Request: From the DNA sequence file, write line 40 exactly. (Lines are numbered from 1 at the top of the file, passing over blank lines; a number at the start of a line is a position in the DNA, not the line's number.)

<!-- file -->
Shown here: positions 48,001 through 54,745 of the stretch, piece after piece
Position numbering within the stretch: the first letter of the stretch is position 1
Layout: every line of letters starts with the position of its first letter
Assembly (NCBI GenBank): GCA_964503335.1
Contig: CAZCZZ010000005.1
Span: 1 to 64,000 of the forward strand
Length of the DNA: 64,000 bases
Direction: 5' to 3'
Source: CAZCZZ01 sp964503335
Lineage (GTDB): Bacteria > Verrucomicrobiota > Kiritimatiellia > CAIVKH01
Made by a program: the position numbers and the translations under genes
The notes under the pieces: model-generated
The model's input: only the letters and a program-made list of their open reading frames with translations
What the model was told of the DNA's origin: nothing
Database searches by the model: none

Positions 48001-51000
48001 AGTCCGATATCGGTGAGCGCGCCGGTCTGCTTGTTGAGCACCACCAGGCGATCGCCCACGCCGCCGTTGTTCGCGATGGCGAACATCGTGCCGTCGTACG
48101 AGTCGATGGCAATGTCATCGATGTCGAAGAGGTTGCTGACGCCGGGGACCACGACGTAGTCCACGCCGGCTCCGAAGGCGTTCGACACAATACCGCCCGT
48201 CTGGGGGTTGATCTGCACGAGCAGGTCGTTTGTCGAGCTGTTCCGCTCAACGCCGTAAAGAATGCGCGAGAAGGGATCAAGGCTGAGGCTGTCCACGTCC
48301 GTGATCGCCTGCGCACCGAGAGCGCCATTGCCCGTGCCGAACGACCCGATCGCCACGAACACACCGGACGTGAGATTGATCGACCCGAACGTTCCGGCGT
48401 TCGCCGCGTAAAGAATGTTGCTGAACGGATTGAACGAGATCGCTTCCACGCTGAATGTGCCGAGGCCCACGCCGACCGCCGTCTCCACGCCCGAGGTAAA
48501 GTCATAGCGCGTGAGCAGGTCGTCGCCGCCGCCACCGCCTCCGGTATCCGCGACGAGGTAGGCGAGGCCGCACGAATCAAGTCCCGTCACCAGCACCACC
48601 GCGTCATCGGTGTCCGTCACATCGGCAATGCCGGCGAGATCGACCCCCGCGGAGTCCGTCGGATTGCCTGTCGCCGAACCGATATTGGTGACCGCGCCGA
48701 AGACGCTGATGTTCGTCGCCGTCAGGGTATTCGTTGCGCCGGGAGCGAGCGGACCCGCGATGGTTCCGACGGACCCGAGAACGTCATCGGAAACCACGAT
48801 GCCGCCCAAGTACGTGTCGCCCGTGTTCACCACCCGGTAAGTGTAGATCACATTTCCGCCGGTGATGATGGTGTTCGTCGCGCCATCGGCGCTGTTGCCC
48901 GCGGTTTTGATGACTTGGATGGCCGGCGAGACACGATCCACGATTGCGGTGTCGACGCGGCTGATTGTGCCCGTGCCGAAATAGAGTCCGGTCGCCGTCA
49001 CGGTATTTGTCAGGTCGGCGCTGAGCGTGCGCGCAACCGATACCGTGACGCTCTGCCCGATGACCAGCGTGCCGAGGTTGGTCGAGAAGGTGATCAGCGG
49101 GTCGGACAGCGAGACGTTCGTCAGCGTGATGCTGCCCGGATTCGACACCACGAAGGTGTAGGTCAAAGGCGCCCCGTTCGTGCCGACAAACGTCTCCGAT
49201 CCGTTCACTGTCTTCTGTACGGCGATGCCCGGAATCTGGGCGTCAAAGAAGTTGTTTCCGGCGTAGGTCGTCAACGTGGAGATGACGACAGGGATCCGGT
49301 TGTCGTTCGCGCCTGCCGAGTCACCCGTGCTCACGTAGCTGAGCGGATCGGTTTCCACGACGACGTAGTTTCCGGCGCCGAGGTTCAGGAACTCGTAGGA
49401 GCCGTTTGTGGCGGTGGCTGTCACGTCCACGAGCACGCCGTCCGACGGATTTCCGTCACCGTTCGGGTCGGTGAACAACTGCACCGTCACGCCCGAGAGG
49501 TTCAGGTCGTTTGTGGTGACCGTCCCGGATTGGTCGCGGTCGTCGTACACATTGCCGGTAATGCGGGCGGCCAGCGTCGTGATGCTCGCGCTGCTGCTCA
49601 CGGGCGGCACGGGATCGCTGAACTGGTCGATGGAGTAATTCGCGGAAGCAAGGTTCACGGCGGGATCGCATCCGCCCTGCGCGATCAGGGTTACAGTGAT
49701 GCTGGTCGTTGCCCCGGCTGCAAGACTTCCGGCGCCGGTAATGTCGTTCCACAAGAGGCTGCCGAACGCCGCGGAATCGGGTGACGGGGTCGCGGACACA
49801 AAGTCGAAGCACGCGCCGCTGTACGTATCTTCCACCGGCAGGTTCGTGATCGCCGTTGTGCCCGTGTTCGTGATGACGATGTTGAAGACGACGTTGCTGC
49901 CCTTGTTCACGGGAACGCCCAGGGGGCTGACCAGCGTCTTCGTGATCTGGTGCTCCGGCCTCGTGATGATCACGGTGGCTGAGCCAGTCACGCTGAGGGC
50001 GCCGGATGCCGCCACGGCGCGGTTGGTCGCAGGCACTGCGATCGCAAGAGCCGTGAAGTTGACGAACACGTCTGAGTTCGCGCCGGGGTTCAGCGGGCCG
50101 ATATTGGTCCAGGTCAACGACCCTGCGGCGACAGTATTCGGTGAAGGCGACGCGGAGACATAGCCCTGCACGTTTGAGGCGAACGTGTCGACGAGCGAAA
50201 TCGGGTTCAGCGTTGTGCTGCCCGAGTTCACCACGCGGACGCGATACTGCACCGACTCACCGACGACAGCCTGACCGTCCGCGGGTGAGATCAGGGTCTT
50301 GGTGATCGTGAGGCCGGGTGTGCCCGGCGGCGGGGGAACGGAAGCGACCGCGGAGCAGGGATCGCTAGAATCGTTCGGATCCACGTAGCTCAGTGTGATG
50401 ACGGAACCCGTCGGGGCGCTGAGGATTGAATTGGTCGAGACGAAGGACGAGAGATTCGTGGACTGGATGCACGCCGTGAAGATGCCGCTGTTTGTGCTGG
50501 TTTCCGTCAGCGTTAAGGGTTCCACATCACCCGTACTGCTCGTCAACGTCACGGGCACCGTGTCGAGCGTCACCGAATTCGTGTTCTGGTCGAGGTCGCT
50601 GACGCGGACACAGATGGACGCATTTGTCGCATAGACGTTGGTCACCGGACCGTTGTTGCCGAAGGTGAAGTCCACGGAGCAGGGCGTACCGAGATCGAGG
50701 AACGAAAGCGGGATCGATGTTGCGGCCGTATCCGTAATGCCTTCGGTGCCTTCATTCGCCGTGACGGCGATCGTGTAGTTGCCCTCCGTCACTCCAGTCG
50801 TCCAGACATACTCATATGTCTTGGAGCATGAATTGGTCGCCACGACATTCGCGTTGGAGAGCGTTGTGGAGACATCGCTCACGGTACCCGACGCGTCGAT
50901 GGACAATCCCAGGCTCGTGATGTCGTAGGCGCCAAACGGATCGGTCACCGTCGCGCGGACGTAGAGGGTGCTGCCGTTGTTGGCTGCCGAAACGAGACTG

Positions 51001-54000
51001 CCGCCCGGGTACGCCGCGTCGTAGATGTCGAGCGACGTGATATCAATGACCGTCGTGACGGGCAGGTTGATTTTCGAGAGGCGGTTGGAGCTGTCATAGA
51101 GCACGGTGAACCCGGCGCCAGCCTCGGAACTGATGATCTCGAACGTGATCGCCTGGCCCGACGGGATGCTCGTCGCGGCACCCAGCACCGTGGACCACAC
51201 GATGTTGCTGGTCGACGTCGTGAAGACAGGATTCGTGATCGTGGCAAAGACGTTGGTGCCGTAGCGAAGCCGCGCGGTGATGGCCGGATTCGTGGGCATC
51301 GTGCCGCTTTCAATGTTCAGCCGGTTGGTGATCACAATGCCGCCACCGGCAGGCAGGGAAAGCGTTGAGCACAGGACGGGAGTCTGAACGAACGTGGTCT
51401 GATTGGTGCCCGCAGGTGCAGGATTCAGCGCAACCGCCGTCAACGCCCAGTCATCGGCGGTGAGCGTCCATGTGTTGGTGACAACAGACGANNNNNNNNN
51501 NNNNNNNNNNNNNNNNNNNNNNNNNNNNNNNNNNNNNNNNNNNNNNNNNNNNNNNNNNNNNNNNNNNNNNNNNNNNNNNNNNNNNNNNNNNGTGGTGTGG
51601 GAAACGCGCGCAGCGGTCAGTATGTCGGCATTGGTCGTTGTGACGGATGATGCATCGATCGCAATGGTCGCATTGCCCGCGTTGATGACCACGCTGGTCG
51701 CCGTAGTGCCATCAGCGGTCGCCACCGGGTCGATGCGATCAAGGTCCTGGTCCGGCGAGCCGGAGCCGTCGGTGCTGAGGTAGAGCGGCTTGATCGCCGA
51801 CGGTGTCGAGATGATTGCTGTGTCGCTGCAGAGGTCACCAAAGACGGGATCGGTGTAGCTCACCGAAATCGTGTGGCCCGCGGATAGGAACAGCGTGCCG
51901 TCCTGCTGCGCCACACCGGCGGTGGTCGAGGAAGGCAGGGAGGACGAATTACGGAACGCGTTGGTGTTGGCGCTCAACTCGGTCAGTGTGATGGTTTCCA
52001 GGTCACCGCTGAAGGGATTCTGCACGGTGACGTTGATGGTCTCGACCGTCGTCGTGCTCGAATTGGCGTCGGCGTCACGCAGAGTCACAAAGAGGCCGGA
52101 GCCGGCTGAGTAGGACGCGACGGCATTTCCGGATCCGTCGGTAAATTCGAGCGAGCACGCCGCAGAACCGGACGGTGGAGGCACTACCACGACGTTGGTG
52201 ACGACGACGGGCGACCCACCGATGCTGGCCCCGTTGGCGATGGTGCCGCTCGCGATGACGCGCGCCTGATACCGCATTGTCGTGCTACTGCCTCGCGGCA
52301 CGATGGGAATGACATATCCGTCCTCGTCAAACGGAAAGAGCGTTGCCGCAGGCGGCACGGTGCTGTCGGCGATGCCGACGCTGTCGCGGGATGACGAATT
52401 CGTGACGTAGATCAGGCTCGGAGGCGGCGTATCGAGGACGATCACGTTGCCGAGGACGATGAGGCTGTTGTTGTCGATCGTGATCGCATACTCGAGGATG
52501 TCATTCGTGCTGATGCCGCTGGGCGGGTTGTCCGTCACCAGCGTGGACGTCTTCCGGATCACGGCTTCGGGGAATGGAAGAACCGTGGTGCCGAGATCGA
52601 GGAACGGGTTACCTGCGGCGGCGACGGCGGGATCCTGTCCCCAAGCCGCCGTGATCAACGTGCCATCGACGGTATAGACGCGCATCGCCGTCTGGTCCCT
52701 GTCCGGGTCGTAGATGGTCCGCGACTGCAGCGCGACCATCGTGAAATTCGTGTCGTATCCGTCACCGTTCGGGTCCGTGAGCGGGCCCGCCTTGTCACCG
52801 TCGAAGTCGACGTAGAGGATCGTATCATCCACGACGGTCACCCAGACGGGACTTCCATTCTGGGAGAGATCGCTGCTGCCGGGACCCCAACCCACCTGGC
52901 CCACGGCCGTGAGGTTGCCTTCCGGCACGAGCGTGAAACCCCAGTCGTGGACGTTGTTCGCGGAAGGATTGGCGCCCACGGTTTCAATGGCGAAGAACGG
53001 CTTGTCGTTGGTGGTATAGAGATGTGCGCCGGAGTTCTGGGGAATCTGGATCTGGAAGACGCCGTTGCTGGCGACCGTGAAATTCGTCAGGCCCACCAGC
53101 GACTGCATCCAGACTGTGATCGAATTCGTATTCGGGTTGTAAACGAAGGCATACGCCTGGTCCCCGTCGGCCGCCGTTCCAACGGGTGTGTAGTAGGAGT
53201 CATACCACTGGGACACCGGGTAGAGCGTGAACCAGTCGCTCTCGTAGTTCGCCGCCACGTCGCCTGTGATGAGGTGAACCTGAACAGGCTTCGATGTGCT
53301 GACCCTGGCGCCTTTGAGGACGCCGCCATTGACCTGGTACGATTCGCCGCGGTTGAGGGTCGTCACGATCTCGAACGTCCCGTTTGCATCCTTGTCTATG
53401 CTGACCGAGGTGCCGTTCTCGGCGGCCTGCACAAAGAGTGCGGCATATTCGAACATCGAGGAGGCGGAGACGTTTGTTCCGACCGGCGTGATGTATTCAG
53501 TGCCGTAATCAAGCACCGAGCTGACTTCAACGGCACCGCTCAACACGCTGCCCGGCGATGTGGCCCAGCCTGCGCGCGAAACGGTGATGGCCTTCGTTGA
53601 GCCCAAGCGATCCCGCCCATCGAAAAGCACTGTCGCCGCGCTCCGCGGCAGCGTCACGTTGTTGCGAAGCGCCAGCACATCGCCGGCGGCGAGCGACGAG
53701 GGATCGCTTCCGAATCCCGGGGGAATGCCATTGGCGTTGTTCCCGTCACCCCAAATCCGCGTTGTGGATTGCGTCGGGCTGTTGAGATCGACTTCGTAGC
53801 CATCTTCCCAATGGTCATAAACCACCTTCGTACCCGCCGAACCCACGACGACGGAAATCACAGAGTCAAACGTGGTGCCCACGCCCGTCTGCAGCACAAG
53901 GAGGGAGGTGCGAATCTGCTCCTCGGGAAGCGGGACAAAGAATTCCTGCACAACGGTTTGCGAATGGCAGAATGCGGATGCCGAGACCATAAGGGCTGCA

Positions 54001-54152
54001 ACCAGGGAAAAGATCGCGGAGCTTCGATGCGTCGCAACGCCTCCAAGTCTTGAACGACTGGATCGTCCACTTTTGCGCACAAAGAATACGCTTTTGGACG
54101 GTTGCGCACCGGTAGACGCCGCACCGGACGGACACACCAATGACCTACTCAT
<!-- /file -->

50301 GGTGATCGTGAGGCCGGGTGTGCCCGGCGGCGGGGGAACGGAAGCGACCGCGGAGCAGGGATCGCTAGAATCGTTCGGATCCACGTAGCTCAGTGTGATG